Saturday, September 15, 2012

"Life's on the Clock"

This is what good hip hop sounds like.



By Kevlaar 7 featuring Rain the Quiet Storm. Produced by Woodenchainz. Off the new album Sophisticated Movement. Check it out here.

Saturday, September 8, 2012

On DOOM in Slant


"feel him in ya heart chakra, chart toppa
start shit stoppa, be a smart shoppa"
 - DOOM on "Figaro"

"the suggestion thrown out by the doomster in loquacity lunacy" 
- Finnegans Wake, p. 49

My review of the new JJ DOOM (Jneiro Jarel + MF DOOM) album Key to the Kuffs is now up at Slant Magazine. Go give it a read and let me know what you think. (Certainly not the best thing I've ever written, but it's part of my attempt to get back in the groove after some time off.)

Here's the funky new video for the album's first single "Guv'nor".


DOOM recently appeared on BBC Radio 1 and basically took over the show for two hours. The host played dozens of tracks from the Supevillain's vast catalogue and there's a good 40 minutes or so worth of exclusive interview with the elusive, reclusive metal-mask-wearing savant. You can stream the show in its entirety here or if that doesn't work, here's a download link.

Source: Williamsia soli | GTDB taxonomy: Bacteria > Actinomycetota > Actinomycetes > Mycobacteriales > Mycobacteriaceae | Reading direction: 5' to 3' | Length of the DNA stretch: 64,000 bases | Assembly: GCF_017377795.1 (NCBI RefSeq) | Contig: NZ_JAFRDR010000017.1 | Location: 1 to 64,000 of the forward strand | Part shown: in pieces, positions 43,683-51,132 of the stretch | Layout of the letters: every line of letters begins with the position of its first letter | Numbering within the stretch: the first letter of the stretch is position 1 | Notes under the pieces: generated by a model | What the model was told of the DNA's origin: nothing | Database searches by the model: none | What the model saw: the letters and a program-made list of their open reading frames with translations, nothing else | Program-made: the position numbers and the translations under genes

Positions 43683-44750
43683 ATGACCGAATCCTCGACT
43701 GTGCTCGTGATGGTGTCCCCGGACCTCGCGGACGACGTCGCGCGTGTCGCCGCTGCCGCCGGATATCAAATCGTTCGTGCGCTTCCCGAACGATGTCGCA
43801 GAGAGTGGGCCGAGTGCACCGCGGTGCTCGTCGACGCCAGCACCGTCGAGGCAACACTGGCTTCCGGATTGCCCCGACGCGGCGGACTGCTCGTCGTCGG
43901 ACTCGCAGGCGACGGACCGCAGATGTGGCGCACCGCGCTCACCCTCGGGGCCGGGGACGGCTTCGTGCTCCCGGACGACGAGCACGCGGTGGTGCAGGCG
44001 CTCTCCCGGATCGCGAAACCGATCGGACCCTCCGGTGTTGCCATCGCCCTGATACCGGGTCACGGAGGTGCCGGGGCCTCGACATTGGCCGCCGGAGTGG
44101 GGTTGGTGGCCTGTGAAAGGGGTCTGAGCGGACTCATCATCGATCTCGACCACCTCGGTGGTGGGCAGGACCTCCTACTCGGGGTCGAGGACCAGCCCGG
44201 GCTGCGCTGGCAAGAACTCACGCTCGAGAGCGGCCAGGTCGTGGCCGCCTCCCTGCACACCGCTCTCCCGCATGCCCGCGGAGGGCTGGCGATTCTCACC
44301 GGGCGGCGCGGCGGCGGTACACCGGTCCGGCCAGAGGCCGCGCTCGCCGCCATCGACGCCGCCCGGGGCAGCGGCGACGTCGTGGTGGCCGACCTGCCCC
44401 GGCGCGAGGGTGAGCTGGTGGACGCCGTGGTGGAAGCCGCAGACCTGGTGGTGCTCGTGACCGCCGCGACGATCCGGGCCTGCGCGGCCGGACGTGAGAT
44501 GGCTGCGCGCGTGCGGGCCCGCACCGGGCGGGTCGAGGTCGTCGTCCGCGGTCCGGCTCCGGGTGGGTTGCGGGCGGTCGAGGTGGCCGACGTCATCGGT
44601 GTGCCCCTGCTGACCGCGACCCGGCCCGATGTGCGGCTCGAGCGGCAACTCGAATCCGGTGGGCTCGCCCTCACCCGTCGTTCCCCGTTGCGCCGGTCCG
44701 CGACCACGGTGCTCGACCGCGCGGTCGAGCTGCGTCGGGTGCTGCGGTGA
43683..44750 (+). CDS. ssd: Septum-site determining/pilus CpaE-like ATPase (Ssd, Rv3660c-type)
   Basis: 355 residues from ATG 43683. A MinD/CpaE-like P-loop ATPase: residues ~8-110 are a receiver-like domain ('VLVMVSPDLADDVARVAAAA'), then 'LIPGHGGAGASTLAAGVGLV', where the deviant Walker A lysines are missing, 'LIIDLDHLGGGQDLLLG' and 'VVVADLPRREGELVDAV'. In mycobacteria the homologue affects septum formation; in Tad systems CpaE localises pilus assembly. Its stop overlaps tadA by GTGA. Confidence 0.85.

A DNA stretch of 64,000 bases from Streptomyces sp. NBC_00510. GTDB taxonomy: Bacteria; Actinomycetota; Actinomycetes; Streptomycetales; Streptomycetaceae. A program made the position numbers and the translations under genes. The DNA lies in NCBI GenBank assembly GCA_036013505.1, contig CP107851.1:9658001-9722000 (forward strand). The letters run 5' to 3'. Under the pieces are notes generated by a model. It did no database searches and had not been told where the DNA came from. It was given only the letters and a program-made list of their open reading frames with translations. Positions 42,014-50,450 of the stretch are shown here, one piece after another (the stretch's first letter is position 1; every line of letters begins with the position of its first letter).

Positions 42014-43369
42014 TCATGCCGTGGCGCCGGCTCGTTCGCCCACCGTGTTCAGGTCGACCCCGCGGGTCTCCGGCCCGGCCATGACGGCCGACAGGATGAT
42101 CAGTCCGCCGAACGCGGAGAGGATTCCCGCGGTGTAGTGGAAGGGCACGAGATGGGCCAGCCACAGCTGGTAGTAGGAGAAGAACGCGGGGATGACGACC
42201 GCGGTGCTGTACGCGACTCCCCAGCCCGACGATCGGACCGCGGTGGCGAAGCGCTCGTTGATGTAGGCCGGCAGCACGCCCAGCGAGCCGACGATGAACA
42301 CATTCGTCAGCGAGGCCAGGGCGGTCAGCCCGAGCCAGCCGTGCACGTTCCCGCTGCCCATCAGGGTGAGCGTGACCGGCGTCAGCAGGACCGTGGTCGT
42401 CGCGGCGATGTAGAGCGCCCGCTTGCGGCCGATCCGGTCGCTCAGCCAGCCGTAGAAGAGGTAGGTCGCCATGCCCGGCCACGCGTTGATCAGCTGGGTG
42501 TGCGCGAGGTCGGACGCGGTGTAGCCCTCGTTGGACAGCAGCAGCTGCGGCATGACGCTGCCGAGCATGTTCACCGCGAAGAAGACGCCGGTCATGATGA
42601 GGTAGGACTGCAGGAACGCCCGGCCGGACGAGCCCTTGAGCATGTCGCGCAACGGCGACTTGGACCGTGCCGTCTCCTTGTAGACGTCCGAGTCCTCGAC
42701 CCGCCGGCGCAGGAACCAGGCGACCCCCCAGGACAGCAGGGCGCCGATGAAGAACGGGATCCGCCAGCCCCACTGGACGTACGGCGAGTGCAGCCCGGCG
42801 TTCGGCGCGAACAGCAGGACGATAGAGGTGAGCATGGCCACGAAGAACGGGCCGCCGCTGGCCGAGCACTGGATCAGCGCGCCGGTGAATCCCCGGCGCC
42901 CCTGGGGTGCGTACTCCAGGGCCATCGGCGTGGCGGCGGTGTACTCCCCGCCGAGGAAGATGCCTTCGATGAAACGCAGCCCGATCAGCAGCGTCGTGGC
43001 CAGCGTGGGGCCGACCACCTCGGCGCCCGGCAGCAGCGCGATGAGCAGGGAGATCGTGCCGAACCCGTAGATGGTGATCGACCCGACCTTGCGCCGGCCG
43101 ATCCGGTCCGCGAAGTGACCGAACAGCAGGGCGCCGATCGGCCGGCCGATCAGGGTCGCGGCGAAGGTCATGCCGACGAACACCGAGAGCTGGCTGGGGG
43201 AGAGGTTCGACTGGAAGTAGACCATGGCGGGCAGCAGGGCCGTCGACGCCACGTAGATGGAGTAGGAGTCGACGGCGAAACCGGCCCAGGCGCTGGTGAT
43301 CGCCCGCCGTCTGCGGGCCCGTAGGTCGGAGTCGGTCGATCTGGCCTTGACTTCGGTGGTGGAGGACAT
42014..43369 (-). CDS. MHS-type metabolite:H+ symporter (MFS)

Also, Jneiro Jarel put out an eclectic little mixtape for the album featuring remixes, some original old songs that were the influence behind his Key to the Kuffs beats, and more. Listen to it here and if you can find a download link for it, please send it to me.

For those interested, here is my thorough track-by-track review of the previous DOOM album Born Like This.


Glowing Infinite Cosmos Picture of the Day


Courtesy of one of my favorite sites on the internet, Astronomy Picture of the Day. Would love it if I could have their posts show up on my blog everyday but I don't think they'd like that.

With all the phony political presidential bullshit going on right now, I imagine myself as presidential candidate simply saying to people "Look at a picture of the cosmos. Zoom in close as you can and look how many galaxies and stars are in one little pixel. Now, enough of all this meaningless minuscule bullshit. Let's just stop murdering people in the name of senseless wars and figure out how to unite as a planet and start exploring the vast mysterious infinitudes of the universe together."